District presents cafeteria, school budgets to financiers

The Bristol Board of Education recently voted to approve a proposed food services budget of $2, 785, 770 for Fiscal Year 2016.
During a Board of Finance budget hearing, Deputy Supt. of Schools Dr. Susan Moreau said the impact this year is about $30,000 more income from the state than expected, and the projected deficit for this year is $173,000. Moreau said that number is less than the past three years.
“We attribute that to full-day kindergarten,” said Moreau.
The current cost of lunch in elementary schools is $3. Since Oct. 1 2014, 47 percent of students in the district qualify for free or reduced lunch.
Under the proposed food services budget, there is a request of $15,500 for leases, which doubled from the current year.
“We had to replace al of our computers—they are probably five or six years past the age they should be and would no longer run the software that’s required for the food lunch card system that we have,” said Moreau, adding that the district would be tied into that lease for three years.
Meanwhile, Bristol Supt. of Schools Dr. Ellen Solek presented the school board’s proposed budget of $110.2 million for Fiscal Year 2015-16, an increase of 3.16 percent or $3.3 million over the current budget of $106.8 million.
“In years where we continue to be fiscally challenged, it is our responsibility to build a budget that’s certainly represents the needs of the district, but also maintains current programming without adding new programming or new staff,” said Solek.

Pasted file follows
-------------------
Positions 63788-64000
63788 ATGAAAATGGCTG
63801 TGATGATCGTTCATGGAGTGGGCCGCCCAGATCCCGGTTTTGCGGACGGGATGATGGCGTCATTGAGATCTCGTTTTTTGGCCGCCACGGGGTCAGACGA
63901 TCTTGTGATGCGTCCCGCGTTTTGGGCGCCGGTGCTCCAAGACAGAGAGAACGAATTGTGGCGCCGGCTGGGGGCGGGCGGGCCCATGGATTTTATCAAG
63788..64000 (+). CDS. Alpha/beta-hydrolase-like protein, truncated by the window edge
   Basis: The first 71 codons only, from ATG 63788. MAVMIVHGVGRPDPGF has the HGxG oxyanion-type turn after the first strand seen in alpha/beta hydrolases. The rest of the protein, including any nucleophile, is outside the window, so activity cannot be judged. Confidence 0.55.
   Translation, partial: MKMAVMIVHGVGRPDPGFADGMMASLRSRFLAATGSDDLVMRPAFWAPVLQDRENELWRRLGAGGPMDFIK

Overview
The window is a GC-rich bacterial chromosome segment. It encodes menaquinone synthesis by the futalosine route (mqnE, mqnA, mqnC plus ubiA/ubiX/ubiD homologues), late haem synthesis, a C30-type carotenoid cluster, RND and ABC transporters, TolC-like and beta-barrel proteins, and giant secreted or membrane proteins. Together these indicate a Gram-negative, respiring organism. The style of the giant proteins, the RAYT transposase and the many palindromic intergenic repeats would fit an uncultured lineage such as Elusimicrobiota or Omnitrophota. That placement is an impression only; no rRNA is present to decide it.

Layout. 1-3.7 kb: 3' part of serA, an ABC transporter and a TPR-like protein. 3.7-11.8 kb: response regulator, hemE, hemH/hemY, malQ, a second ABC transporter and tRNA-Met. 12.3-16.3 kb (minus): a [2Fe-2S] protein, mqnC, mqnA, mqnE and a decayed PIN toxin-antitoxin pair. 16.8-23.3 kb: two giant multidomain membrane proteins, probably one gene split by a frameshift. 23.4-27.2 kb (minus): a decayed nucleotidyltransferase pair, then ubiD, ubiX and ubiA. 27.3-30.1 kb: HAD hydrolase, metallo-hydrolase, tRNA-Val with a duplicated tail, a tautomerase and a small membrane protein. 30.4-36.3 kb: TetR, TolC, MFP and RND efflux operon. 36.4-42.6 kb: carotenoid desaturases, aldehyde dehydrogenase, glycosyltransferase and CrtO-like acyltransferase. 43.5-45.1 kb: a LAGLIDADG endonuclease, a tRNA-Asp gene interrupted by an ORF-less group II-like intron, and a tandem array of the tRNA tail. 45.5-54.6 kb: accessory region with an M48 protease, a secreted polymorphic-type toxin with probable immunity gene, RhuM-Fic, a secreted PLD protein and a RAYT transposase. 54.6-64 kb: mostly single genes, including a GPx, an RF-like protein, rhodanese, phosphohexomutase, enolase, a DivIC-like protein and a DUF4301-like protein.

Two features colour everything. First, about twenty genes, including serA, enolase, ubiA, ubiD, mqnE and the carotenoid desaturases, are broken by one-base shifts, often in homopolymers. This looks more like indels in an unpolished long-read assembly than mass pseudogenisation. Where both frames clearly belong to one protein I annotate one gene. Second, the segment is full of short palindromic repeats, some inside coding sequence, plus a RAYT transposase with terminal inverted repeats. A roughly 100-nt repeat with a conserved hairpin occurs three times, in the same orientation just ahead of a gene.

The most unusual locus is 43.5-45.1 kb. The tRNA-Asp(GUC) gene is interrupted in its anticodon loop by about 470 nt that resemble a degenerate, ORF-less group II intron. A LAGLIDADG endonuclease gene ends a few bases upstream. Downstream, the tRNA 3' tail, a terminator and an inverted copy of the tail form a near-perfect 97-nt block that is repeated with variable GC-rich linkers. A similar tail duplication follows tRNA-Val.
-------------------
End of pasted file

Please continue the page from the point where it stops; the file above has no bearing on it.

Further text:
Calling it a “maintenance budget,” Solek said the proposed budget focuses on reinstating middle school programming, such as interscholastic sports and classroom music instruction. In 2011, the school board eliminated those programs.
“I feel strongly to offer a competitive, well-rounded and high quality middle school education,” said Solek. “We need to reinstate these two programs into all of our middle schools and K-8 schools.”
Solek said other priorities going forward include commitment to accountability through the Smarter Balanced Assessments, CAPT, AP Local Formative and Summative Assessments, SAT scores, and professional development. Solek also noted technology needs as a major priority, such as chromebooks, document cameras, and wireless infrastructure.
Major expense drivers of the budget increase, including salaries, benefits and fixed charges, operations, plant maintenance, instructional supplies and materials, and transportation. Other factors include students enrolled in magnet schools outside the district, and capital and technology expenditures.
According to the district summary of the proposed FY 16 budget, there is a total request of $84,607,385 for salary and benefits, which would reflect an increase of $2,366,097 over the current budget.  There also is a request of $3,330,768 for the operation of plant and $1,438,030 for the maintenance of plant, as well as $3,530,801 for transportation and $11,768,763 for special education.
About 97 percent of the overall operating budget includes fixed costs, which are contractual, collective bargaining obligation agreements.
“The 3.16 [percent increase] is basically what we need to…turn the lights on, transport the students, and meet our current costs going forward based on our re-forecasts,” said Gary Franzi, director of finance for Bristol Public Schools.